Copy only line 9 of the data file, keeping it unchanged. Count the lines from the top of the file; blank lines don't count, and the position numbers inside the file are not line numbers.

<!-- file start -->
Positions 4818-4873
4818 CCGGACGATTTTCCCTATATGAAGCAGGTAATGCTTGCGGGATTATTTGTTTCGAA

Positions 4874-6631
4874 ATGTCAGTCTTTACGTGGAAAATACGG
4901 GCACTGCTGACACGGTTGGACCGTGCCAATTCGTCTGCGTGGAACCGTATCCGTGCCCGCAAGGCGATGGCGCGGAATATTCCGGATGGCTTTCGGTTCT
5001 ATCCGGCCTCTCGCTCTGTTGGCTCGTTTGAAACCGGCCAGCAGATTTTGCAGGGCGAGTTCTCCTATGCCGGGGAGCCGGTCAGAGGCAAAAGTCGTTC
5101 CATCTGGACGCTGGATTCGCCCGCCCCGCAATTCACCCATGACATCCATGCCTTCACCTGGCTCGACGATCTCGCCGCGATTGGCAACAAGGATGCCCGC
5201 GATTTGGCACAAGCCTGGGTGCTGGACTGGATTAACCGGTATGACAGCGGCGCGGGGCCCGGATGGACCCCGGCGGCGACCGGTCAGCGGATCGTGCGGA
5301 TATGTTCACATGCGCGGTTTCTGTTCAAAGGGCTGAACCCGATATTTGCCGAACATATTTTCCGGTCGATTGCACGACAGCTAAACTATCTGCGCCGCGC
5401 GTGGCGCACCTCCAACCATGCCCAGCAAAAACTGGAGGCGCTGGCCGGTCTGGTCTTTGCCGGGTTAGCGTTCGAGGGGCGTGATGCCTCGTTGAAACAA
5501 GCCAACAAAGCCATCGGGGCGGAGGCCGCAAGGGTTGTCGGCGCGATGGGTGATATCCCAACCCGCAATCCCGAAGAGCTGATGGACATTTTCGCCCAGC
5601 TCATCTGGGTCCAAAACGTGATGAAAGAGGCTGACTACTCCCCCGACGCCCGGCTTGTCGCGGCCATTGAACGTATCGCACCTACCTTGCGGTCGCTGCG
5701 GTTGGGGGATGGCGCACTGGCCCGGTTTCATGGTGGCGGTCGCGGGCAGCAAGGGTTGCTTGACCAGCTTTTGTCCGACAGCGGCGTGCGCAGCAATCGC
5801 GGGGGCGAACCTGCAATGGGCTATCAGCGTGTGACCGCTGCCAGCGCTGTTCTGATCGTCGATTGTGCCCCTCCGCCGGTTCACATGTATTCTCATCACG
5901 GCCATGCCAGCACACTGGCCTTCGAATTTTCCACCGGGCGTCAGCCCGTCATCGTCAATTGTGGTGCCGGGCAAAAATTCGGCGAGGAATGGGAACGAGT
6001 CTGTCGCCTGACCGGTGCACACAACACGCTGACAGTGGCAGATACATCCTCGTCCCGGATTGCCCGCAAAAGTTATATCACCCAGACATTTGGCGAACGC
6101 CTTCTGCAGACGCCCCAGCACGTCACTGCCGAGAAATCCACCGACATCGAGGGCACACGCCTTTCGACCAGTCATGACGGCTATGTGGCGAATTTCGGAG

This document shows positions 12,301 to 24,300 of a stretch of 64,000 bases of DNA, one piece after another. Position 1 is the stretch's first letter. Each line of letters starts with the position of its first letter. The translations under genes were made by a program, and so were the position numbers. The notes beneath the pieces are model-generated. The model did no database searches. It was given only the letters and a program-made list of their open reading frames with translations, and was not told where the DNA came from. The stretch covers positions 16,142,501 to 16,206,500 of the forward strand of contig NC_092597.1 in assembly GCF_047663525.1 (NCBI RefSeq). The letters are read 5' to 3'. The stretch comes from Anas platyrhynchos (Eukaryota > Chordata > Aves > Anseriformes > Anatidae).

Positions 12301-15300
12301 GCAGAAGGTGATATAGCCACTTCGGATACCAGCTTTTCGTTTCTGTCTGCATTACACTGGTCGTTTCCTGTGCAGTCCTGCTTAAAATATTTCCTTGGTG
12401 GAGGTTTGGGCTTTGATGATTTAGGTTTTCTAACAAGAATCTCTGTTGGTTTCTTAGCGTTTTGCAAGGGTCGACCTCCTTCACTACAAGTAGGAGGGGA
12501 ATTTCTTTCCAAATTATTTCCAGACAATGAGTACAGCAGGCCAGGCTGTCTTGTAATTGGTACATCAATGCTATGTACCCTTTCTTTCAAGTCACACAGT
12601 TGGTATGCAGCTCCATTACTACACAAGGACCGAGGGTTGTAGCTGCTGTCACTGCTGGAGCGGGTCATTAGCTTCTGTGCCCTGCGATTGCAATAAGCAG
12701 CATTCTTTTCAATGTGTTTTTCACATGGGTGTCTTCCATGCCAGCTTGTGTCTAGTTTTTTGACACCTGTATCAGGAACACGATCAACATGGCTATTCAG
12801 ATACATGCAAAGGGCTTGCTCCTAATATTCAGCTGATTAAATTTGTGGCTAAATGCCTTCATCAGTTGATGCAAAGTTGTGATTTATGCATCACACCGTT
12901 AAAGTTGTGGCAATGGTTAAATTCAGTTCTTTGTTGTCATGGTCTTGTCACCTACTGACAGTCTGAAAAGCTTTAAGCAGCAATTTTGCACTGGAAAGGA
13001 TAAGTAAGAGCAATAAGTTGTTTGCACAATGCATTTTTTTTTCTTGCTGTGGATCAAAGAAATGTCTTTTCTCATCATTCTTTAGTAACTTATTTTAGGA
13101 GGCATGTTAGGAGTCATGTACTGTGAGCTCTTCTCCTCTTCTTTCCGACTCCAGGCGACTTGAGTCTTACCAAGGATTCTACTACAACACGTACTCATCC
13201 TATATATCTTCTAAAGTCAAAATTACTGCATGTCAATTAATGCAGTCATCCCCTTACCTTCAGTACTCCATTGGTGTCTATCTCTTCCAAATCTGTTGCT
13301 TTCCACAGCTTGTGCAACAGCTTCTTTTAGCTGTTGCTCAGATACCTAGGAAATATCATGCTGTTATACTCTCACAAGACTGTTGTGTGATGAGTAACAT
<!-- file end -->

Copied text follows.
5301 TATGTTCACATGCGCGGTTTCTGTTCAAAGGGCTGAACCCGATATTTGCCGAACATATTTTCCGGTCGATTGCACGACAGCTAAACTATCTGCGCCGCGC